How to Talk to Someone With Dementia: 7 Expert Pointers

By Emily Woodruff | December 19th, 2023

How do you interact with someone who has Alzheimer's or another form of dementia? Here are seven expert-vetted pointers.

People with Alzheimer’s and other forms of dementia are often treated as though they are less capable than they actually are. This can be hurtful and isolating, and it can make it difficult for people with dementia to maintain their independence and self-esteem. Many support groups are aimed at caregivers, who do undergo a huge amount of stress. But people living with Alzheimer’s, themselves, feel the effects of social isolation.

“There is a big stigma. I think there’s a fear of, ‘How do I talk to that person?,'” Pamela Roberts, 61, who has dementia. “But I’m still me, I can still hold a conversation, I can still recognize people and even when I can’t, I still want to be talked to the same.”

Dementia affects tens of millions of people worldwide, and one in three Americans over the age of 85. It’s a common condition that’s becoming more common every day. And yet, stigma and isolation may only grow if the general public is too timid, nervous or uncertain about how to engage with or support someone living with Alzheimer’s or another form of dementia. According to a 2018 survey of 2,300 people in the U.K., over half of survey respondents were not confident speaking with dementia patients or inviting them to a meal in their home. If confronted with a confused person with dementia in a public space, two thirds said they wouldn’t know how to help them.

These respondents expressed the exact same concerns as people living with dementia did, when they were asked about how they would respond to a diagnosis. Almost half worried that they would be treated like a child — and over a quarter said they worried their friends and family would no longer want to see them.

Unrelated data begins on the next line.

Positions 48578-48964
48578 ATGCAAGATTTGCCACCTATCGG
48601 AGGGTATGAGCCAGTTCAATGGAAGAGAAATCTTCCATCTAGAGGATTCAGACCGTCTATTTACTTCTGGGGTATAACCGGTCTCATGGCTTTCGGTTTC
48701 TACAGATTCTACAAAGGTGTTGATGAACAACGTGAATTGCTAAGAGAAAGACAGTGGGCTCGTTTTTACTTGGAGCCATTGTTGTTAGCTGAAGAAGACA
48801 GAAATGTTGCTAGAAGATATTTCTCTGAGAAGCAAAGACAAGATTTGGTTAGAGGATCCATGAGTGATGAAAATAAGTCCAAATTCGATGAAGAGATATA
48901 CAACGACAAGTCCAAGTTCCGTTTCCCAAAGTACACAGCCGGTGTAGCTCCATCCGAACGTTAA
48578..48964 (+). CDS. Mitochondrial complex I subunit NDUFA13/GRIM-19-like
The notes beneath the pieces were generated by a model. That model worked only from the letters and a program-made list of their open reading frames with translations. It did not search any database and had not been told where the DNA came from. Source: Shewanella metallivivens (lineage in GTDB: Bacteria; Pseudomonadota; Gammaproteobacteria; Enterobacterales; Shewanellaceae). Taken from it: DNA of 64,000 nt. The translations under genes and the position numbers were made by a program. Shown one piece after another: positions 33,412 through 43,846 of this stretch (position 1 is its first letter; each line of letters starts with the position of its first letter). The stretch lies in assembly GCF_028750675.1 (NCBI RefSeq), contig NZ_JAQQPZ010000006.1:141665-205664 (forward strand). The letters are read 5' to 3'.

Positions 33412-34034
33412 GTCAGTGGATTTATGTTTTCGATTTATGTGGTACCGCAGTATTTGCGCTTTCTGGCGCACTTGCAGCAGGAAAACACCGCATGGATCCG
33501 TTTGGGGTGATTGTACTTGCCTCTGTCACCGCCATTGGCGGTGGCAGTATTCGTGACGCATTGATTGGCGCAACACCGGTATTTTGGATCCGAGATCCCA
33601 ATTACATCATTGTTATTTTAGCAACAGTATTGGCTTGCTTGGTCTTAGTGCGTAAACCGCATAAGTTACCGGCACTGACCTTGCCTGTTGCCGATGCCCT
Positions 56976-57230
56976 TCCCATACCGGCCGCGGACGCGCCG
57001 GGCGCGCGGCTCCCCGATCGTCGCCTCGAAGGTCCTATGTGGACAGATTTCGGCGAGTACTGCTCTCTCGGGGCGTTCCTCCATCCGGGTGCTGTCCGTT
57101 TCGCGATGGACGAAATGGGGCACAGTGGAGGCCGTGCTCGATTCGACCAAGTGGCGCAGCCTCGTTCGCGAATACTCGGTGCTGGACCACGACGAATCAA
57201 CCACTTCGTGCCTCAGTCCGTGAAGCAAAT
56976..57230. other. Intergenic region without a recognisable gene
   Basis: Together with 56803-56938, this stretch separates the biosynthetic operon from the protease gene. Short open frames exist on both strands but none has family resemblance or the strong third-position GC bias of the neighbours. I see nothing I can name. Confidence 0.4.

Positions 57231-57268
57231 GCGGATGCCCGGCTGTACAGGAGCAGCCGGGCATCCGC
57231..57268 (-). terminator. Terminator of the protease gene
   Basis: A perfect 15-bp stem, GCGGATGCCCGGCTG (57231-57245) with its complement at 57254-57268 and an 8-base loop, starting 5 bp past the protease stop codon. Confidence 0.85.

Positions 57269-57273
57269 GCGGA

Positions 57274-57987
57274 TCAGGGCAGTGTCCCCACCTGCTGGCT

While more and more cities are becoming dementia-inclusive, it doesn’t take much to become a better dementia friend yourself, according to the Alzheimer’s Society, which released a guide on how to take action to help dementia patients.

“It doesn’t have to be complicated,” said Jeremy Hughes, Chief Executive of Alzheimer’s Society. “Committing to simple actions like being more patient or including a person with dementia in the conversation will all help.”

7 pointers for talking to someone with dementia

Here are their guidelines on how to talk to someone with dementia and make them feel included, developed with dementia patients themselves:

  1. Communicate: Speak to the person with dementia like you normally would. They’re still the person they were before diagnosis.
  2. Listen: Be sensitive about listening to people with cognitive impairment. They still have valuable insights.
  3. Include: Continue to invite the person with dementia places. Friends and social engagement are stimulating and have been shown to possibly even delay the progression of the disease.
  4. Offer help: If you encounter someone with dementia and they seem confused, simply ask if you can help them.
  5. Be patient: They might not do things the way they once did, or with the same swiftness, but they can still accomplish tasks.
  6. Gently inquire: Don’t be afraid to ask questions. Taking the time to understand dementia shows that you are an ally.